Things couldn’t have gotten much sadder. Or nastier. District Attorney Christie Stanley finally retired from office, with almost a year left on her term, in paperwork filed last week, effective Friday, January 29. Her brief note to county officials acknowledged what has long been painfully obvious to anyone watching the courts: Ravaged by cancer, Stanley hadn’t really functioned as DA for more than a year.
This week, county officials received another missive from Stanley, this time a scorching denunciation of career prosecutor — and candidate for DA — Joyce Dudley. In it, Stanley blistered Dudley for what she described as Dudley’s “zealous ‘win at any cost’ approach.” Stanley accused Dudley of “multiple judicial misconduct problems,” adding, “Her problems with playing fair are repeated, well-known, and documented.” That note was mailed to the county via Josh Lynn, who is Dudley’s rival for the DA post.
Stanley’s unhappiness with Dudley surfaced when Dudley announced she was running for District Attorney, well before Stanley officially declared she wouldn’t seek reelection. Stanley returned the favor by endorsing Lynn, the department’s chief trial deputy, to be her successor. In addition, Stanley appointed Lynn to run the department in her absence, making him the de facto incumbent in what’s become a fierce two-way race between two very intense, competitive prosecutors. In perhaps her final communiqué, Stanley praised Lynn’s leadership, ethics, and dedication, arguing that the county supervisors should not replace him as acting District Attorney before this June’s election. Mostly, Stanley did not want the supervisors — two of whom have endorsed Dudley — appointing Dudley to the interim post.
This Tuesday, the supervisors unanimously opted to disregard Stanley’s last request. Sort of. At the instigation of Supervisor Joe Centeno, the board emphatically opted to remain out of the fray. The supervisors decided not to replace Stanley with either Lynn or Dudley. Instead, they elected to replace Stanley with the second-highest-ranking prosecutor in the department, Ann Bramsen, who operates out of the Santa Maria office. The supervisors also agreed to appoint whoever won the June election to fill out the remaining six months of Stanley’s term of office. Formally, the supervisors directed staff to bring back the issue of a Board appointment for acting DA in June.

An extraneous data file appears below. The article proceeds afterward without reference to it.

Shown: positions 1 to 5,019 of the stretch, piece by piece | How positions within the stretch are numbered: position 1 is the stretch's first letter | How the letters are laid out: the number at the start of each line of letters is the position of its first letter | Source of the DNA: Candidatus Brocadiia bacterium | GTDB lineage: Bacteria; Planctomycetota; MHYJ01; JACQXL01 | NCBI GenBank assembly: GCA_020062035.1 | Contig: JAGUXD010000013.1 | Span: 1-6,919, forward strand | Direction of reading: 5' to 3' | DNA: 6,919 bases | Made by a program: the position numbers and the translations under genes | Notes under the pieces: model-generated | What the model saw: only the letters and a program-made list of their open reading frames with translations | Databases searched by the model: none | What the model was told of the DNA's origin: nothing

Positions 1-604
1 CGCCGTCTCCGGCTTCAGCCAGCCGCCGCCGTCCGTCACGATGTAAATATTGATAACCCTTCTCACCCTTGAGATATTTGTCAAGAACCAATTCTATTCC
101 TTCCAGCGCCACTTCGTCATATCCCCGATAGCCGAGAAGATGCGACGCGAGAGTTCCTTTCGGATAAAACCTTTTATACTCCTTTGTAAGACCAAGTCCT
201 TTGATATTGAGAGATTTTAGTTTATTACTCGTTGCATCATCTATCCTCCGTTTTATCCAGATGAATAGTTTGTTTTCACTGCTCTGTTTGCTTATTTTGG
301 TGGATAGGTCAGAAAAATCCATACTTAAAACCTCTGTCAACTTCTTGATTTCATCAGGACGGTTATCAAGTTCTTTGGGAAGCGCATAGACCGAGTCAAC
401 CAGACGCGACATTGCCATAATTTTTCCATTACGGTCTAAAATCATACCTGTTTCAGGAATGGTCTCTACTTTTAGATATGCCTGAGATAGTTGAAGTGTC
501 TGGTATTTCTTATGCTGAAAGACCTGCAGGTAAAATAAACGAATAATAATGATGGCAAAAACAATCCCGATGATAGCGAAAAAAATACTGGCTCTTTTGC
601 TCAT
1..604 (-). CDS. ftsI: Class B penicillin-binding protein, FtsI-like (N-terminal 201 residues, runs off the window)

For Dudley, who publicly stated she had no interest in being appointed, it was a clear victory. A Democratic candidate in a county where registered Democrats outnumber Republicans, Dudley will not have to run against a rival endowed with an incumbent’s considerable advantage. Lynn, in addressing the supervisors, made it sound as if he never wanted the post. “I never asked for, nor did I want, that appointment,” he stated. “I don’t believe it is fair. I don’t believe it is just.” Earlier that day, however, his campaign media advisor, Mark Ward — arguing that Lynn should retain his post as acting DA — said of Stanley, “This is the woman who appointed him acting District Attorney. There’s a reason she did that.”
That reason, according to Ward and Lynn, can be found in legal documents they released last week, highlighting a handful of cases in which, they contend, Dudley was faulted for excessive zeal. The most explosive involved a 1995 case against Amado Silva Inda, prosecuted and convicted for sexually abusing his teenage daughter. Judge Pat McMahon set aside the jury’s guilty verdict and ordered a new trial, citing multiple instances of prosecutorial excess. Concluding a 114-page legal brief, McMahon opined, “It is not pleasant to either recall or recount in print how [Dudley] fell so quickly from grace as she endeavored to overzealously obtain a conviction at any cost and without regard to rules of law, evidence, or ethical probity.” McMahon’s ruling was upheld by the state appellate court though not, Dudley insisted, on the grounds of prosecutorial misconduct. Dudley said she did not retry the case out of deference to the victim, who didn’t wish to endure the pain of a second hearing. Steve Balash, the defense attorney who represented Inda, said allegations of misconduct are commonplace in criminal law. “It was a very emotional trial,” he recalled, “but I wouldn’t call what she did outrageous.” If Dudley was out of line, Balash asked, “Why the hell did she keep getting assigned cases and getting promotions all these years? And if the DA thought they had a rogue prosecutor guilty of misconduct, why the hell did they appeal McMahon’s ruling?”
For the prosecutors working for the Santa Barbara District Attorney’s Office, the current political knuckle-fest is something entirely alien. For the past 30 years, the Santa Barbara DA’s Office has been immune from this sort of internal brawling. At Tuesday’s supervisors’ meeting, many prosecutors waited for hours to testify. Both candidates had their champions present. Dudley supporters Hilary Dozer and Ron Zonen, with 59 years of prosecutorial experience between them, blasted Lynn for putting the department at risk by his “unfounded” attack on Dudley. “I had hoped for a campaign free of unnecessary vituperation,” lamented Zonen.
As for Dudley, she insisted that Stanley never wrote the letter the supervisors received. “I don’t know who wrote it,” she said. “but I’m certain she didn’t.” That wasn’t Stanley’s view of the Inda case, Dudley said. And besides, Dudley claimed, Stanley was too sick. Lynn’s campaign manager Mark Ward insisted that Stanley was the author, but that she wrote it “several weeks ago,” just in case it appeared the supervisors might appoint Dudley acting District Attorney.